The Confederate Flag
From the moment humans had consciousness of group identity, people have been waving some type of flag to represent their clan, allegiance, and/or message.
In the last 40 years, since the inception of my business, I have seen much controversy over flags. I get calls and emails from people that won’t patronize FlagandBanner.com because I sell the Rainbow flag, which has been adopted by the Gay Pride movement, or the Gadsden Flag “Don’t Tread on Me” which has been adopted by the Tea Party movement and so on. Interestingly, none of these flags originated for any of these purposes. It now seems the haters of the world have adopted the Confederate Battle Flag.
We have all seen the picture of the murderer of nine innocent people in South Carolina’s AME Church holding a gun and the Confederate Battle flag , as if to validate his actions and somehow show solidarity to the Old South. Perhaps he should have brushed up on his history. The honorable, valiant, southern gentlemen of the Confederacy were gallant men (black and white) fighting for their families and homes, maybe in error, but never in doubt. Slaughtering innocent people because of the color of their skin was not their mission.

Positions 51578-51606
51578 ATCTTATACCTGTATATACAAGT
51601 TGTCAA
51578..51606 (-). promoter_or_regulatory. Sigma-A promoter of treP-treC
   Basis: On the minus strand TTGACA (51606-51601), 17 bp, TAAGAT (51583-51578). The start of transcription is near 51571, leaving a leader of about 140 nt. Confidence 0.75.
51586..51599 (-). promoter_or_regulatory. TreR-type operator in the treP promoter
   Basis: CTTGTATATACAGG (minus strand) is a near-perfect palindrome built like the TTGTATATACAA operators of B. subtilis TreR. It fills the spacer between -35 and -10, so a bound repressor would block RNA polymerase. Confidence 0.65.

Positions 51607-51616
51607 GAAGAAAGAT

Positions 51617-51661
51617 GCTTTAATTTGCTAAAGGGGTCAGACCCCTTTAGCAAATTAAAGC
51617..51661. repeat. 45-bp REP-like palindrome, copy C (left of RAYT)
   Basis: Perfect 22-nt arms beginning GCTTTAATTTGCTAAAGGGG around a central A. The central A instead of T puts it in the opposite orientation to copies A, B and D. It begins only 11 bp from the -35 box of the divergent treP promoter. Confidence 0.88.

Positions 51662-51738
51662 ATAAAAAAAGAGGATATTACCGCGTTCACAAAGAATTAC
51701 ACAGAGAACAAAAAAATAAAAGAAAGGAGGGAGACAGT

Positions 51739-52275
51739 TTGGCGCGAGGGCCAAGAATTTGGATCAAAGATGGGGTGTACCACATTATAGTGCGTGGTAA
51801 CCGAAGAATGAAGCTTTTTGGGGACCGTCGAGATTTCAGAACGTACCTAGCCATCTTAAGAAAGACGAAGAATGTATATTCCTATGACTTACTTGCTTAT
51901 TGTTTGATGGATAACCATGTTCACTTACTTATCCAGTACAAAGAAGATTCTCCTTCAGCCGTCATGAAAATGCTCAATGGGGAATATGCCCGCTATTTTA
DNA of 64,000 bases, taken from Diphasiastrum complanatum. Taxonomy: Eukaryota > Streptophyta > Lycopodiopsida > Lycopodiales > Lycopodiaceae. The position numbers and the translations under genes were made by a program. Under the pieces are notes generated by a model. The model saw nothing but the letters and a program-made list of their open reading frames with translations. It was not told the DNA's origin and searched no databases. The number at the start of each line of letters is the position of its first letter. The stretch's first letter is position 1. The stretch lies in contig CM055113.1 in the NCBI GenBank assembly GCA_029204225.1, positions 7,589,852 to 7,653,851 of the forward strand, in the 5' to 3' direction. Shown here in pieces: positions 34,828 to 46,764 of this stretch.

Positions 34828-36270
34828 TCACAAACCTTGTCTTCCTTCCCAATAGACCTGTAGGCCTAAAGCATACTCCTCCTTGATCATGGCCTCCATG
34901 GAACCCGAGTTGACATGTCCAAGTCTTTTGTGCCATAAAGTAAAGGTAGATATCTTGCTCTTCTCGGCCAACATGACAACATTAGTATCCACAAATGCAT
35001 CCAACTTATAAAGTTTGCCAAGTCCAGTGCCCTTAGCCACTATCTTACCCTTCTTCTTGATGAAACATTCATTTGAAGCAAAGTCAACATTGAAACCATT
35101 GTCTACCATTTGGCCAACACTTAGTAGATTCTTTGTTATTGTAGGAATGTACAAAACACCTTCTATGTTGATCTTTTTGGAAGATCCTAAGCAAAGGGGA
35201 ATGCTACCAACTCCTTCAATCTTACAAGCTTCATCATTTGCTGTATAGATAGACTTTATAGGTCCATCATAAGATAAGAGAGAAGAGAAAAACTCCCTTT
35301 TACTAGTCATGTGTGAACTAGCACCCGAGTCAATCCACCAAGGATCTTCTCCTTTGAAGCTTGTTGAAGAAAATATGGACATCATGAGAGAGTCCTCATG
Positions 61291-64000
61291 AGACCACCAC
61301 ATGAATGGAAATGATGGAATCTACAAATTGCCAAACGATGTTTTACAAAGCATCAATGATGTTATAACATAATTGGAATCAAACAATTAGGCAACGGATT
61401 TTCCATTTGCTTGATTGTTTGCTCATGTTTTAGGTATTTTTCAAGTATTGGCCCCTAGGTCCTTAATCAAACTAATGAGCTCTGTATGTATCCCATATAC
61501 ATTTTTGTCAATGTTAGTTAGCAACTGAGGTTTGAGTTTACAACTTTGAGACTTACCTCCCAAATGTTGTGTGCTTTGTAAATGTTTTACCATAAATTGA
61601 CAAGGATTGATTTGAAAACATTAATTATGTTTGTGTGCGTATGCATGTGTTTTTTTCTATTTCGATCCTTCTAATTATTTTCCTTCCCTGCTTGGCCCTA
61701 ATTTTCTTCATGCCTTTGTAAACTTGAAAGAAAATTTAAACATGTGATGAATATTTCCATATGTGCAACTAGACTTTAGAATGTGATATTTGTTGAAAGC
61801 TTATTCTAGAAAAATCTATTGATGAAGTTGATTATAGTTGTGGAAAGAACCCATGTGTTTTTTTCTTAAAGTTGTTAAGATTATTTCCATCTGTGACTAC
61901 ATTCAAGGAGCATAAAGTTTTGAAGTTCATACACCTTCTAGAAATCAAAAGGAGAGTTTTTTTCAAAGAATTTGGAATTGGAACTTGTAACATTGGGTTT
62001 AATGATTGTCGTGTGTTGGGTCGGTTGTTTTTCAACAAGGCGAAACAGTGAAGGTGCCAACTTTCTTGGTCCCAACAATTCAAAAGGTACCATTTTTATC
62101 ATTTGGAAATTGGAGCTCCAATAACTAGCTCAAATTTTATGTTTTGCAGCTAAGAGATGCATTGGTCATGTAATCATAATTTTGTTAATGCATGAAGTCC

Wisdom teaches the injustices of the world cannot be understood and that you can’t change others. So if the haters of the world insist on adopting the Confederate Battle flag, let them have it. There are four other Confederate Flags we can fly in honor and remembrance of our nation’s history. South Carolina’s Capitol could replace the battle flag with the Bonnie Blue. What a great name, what a great flag! And talk about getting attention…. visitors to the capitol would be Googling that flag and reading its history every day. Now that is good publicity.